- D. Drotar, “Relating parent and family functioning to the psychological adjustment of children with chronic health conditions: what have we learned? What do we need to know?” Journal of Pediatric Psychology, vol. 22, no. 2, pp. 149–165, 1997.
- L. Goldbeck, “Parental coping with the diagnosis of childhood cancer: gender effects, dissimilarity within couples, and quality of life,” Psycho-Oncology, vol. 10, no. 4, pp. 325–335, 2001.
- J. Breyer, H. Kunin, L. A. Kalish, and A. F. Patenaude, “The adjustment of siblings of pediatric cancer patients: a sibling and parent perspective,” Psycho-Oncology, vol. 2, no. 3, pp. 201–208, 1993.
- B. A. Houtzager, F. J. Oort, J. E. H. M. Hoekstra-Weebers, H. N. Caron, M. A. Grootenhuis, and B. F. Last, “Coping and family functioning predict longitudinal psychological adaptation of siblings of childhood cancer patients,” Journal of Pediatric Psychology, vol. 29, no. 8, pp. 591–605, 2004.
- J. V. Lavigne and M. Ryan, “Psychologic adjustment of siblings of children with chronic illness,” Pediatrics, vol. 63, no. 4, pp. 616–627, 1979.
- P. Sloper, “Experiences and support needs of siblings of children with cancer,” Health and Social Care in the Community, vol. 8, no. 5, pp. 298–306, 2000.
- S. J. Bendor, “Anxiety and isolation in siblings of pediatric cancer patients: the need for prevention,” Social Work in Health Care, vol. 14, no. 3, pp. 17–35, 1989.
- M. A. Chesler, J. Allswede, and O. O. Barbarin, “Voices from the margin of the family: siblings of children with cancer,” Journal of Psychosocial Oncology, vol. 9, no. 4, pp. 19–42, 1991.
- B. Sourkes, “Siblings of the child with a life-threatening illness,” Journal of Children Contemporary Society, vol. 19, no. 3-4, pp. 159–184, 1987.
- J. Spinetta, “The sibling of the child with cancer,” in Living with Childhood Cancer, J. Spinetta and P. Deasy-Spinetta, Eds., pp. 133–142, Mosby, St. Louis, Mo, USA, 1981.
- K. L. Wilkins and R. L. Woodgate, “A review of qualitative research on the childhood cancer experience from the perspective of siblings: a need to give them a voice,” Journal of Pediatric Oncology Nursing, vol. 22, no. 6, pp. 305–319, 2005.
- I. M. Martinson, C. Gilliss, D. C. Colaizzo, M. Freeman, and E. Bossert, “Impact of childhood cancer on healthy school-age siblings,” Cancer Nursing, vol. 13, no. 3, pp. 183–190, 1990.
- J. R. Sargent, O. J. Z. Sahler, K. J. Roghmann et al., “Sibling adaptation to childhood cancer collaborative study: siblings' perceptions of the cancer experience,” Journal of Pediatric Psychology, vol. 20, no. 2, pp. 151–164, 1995.
- M. A. Alderfer, L. E. Labay, and A. E. Kazak, “Brief report: does posttraumatic stress apply to siblings of childhood cancer survivors?” Journal of Pediatric Psychology, vol. 28, no. 4, pp. 281–286, 2003.
- M. M. Stevens and J. C. Dunsmore, “Adolescents who are living with a life-threatening illness,” in Handbook of Adolescent Death and Bereavement, C. A. Corr and D. E. Balk, Eds., pp. 107–135, Springer, New York, NY, USA, 1996.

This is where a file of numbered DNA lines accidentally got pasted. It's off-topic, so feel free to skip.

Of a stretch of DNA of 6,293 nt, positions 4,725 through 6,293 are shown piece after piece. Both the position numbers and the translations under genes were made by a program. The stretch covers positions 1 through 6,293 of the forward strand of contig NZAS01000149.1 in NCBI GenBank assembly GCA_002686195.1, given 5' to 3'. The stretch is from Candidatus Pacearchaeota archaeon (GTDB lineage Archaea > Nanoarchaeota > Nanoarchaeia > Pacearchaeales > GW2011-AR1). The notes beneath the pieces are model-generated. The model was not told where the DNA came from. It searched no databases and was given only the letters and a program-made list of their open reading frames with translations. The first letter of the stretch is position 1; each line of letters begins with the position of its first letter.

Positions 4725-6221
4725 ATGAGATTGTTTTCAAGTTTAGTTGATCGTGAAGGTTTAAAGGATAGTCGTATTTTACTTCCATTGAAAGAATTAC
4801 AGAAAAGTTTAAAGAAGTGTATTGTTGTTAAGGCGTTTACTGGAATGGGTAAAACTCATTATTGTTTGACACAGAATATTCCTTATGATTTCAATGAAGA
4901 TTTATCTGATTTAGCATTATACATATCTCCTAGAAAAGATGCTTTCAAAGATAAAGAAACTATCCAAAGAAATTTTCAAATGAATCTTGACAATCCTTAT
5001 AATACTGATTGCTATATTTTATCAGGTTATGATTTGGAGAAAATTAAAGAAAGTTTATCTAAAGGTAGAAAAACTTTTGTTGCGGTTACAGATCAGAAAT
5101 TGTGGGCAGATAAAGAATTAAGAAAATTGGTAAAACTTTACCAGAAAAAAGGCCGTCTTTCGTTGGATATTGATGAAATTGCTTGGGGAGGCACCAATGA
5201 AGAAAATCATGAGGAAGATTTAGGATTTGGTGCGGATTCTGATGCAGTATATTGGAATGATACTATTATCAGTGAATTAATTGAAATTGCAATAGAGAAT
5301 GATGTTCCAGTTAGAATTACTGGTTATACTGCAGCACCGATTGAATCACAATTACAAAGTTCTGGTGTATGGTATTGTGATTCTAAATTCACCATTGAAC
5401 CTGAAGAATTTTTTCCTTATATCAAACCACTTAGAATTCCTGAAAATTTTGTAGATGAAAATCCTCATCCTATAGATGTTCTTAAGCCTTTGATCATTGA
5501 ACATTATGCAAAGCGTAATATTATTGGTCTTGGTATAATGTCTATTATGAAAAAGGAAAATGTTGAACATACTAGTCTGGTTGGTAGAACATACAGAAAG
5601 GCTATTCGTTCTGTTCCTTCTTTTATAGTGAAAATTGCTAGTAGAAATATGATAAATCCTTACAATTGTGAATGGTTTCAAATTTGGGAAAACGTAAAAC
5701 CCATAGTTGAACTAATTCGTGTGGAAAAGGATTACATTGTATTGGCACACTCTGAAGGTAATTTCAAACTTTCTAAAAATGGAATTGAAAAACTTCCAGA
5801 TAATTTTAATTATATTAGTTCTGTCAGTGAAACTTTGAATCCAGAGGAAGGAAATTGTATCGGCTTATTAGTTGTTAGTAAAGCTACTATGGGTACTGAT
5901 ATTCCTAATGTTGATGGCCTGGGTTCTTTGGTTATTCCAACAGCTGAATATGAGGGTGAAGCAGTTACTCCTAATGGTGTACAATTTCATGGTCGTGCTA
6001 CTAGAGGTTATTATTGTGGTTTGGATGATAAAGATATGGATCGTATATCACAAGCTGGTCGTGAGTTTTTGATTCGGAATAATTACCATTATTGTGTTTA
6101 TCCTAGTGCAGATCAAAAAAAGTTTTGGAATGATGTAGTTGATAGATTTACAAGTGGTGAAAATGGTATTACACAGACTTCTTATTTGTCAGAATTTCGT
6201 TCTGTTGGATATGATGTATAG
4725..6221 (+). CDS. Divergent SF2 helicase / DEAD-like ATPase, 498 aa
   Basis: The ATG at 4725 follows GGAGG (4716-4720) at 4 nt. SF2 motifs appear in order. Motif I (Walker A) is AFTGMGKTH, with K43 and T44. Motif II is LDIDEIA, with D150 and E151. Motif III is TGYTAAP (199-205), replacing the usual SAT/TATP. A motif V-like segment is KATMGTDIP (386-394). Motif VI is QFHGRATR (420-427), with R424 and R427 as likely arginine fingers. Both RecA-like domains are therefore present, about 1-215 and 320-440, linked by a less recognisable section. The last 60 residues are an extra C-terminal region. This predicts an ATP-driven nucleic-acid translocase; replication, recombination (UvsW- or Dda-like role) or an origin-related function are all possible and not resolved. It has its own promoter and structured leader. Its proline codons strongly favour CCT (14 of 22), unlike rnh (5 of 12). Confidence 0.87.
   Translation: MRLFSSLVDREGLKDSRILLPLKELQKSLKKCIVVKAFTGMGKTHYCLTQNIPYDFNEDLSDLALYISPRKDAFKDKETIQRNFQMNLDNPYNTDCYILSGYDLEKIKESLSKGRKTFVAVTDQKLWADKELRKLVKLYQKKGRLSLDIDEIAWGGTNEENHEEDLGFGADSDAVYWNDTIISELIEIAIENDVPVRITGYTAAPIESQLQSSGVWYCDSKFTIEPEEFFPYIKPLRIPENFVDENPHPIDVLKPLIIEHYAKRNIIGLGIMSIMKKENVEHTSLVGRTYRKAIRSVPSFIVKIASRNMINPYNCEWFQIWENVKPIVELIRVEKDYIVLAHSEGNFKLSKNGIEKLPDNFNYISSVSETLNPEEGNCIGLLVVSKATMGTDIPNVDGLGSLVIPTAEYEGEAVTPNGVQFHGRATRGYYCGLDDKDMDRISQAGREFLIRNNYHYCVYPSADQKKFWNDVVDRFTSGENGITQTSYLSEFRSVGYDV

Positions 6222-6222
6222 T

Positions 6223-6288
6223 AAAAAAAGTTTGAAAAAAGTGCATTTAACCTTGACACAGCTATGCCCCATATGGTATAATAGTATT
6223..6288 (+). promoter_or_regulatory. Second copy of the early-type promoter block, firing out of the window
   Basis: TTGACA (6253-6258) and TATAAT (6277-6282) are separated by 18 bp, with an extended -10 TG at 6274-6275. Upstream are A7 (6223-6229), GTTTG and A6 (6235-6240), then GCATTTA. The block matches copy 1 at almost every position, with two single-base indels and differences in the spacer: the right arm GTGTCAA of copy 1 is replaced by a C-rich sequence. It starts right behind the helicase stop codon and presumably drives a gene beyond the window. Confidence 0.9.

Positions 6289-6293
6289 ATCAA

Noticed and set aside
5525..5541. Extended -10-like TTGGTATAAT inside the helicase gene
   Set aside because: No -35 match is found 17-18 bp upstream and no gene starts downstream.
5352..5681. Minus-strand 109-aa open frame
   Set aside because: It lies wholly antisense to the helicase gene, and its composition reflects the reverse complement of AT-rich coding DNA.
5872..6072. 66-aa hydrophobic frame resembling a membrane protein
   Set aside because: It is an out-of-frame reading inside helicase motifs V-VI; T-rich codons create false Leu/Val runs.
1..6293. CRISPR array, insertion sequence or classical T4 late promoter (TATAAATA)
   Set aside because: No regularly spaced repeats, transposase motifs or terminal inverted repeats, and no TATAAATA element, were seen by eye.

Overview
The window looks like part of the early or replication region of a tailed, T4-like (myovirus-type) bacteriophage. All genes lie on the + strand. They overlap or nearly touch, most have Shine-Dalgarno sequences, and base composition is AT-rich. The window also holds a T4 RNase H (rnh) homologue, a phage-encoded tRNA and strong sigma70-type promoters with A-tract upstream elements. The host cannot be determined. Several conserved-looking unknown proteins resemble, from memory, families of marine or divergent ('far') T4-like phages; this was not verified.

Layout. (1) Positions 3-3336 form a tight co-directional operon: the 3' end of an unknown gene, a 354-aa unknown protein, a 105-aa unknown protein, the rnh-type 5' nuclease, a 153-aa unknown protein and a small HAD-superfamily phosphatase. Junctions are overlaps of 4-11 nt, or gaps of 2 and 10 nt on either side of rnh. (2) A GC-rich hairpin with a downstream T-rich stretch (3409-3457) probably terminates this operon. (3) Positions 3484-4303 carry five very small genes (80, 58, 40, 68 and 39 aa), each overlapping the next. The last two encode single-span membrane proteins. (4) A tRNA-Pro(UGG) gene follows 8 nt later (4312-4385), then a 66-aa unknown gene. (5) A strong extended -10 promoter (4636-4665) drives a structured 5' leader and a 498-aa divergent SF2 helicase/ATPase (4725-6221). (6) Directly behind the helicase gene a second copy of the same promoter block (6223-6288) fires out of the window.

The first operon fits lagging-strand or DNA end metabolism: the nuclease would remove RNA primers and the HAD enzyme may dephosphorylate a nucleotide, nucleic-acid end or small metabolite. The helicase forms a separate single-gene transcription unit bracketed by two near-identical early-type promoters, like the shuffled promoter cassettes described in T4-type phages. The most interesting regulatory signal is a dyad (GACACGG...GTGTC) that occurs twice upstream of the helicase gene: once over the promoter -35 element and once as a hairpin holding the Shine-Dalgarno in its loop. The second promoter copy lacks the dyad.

- A. E. Kazak, “Implications for survival: pediatric oncology patients and their families,” in Pediatric Psycho-Oncology, A. Bearison and R. Mulhum, Eds., Oxford University Press, New York, NY, USA, 1994.
- M. J. Kupst, M. B. Natta, C. C. Richardson, J. L. Schulman, J. V. Lavigne, and L. Das, “Family coping with pediatric leukemia: ten years after treatment,” Journal of Pediatric Psychology, vol. 20, no. 5, pp. 601–617, 1995.
- L. Schwartz and D. Drotar, “Posttraumatic stress and related impairment in survivors of childhood cancer in early adulthood compared to healthy peers,” Journal of Pediatric Psychology, vol. 31, no. 4, pp. 356–366, 2006.
- W. A. Horwitz and A. E. Kazak, “Family adaptation to childhood cancer: siblings and family systems variables,” Journal of Clinical Child Psychology, vol. 19, pp. 221–228, 1990.
- M. Siemon, “Siblings of the chronically ill or disabled child: meeting their needs,” Nursing Clinics of North America, vol. 19, no. 2, pp. 295–307, 1984.
- L. C. Morey, The Personality Assessment Screener: Professional Manual, Psychological Assessment Resources, Odessa, Fla, USA, 1997.
- L. C. Morey, The Personality Assessment Inventory: Professional Manual, Psychological Assessment Resources, Odessa, Fla, USA, 1991.
- P. J. Carpenter and O. J. Z. Sahler, “Sibling perception and adaptation to childhood cancer: conceptual and methodological considerations,” in Advances in Child Health Psychology, J. Johnson and J. Johnson, Eds., pp. 191–205, University of Florida Press, 1991.
- “SPSS Graduate Pack 16.0 for Windows [computer program],” Chicago, Ill, USA, 2007.
- B. A. Houtzager, M. A. Grootenhuis, H. N. Caron, and B. F. Last, “Quality of life and psychological adaptation in siblings of paediatric cancer patients, 2 years after diagnosis,” Psycho-Oncology, vol. 13, no. 8, pp. 499–511, 2004.
- R. D. Ravert, S. J. Schwartz, B. L. Zamboanga, S. Y. Kim, R. S. Weisskirch, and M. Bersamin, “Sensation seeking and danger invulnerability: paths to college student risk-taking,” Personality and Individual Differences, vol. 47, no. 7, pp. 763–768, 2009.
- S. B. Daughters, E. K. Reynolds, L. MacPherson et al., “Distress tolerance and early adolescent externalizing and internalizing symptoms: the moderating role of gender and ethnicity,” Behaviour Research and Therapy, vol. 47, no. 3, pp. 198–205, 2009.
- L. A. Kort-Butler, “Coping styles and sex differences in depressive symptoms and delinquent behavior,” Journal of Youth and Adolescence, vol. 38, no. 1, pp. 122–136, 2009.
- A. M. Gallo, B. J. Breitmayer, K. A. Knafl, and L. H. Zoeller, “Mothers' perceptions of sibling adjustment and family life in childhood chronic illness,” Journal of Pediatric Nursing, vol. 8, no. 5, pp. 318–324, 1993.
- P. Jaffe, D. Wolfe, S. K. Wilson, and L. Zak, “Family violence and child adjustment: a comparative analysis of girls' and boys' behavioral symptoms,” American Journal of Psychiatry, vol. 143, no. 1, pp. 74–77, 1986.
- M. K. Richmond and C. M. Stocker, “Siblings' differential experiences of marital conflict and differences in psychological adjustment,” Journal of Family Psychology, vol. 17, no. 3, pp. 339–350, 2003.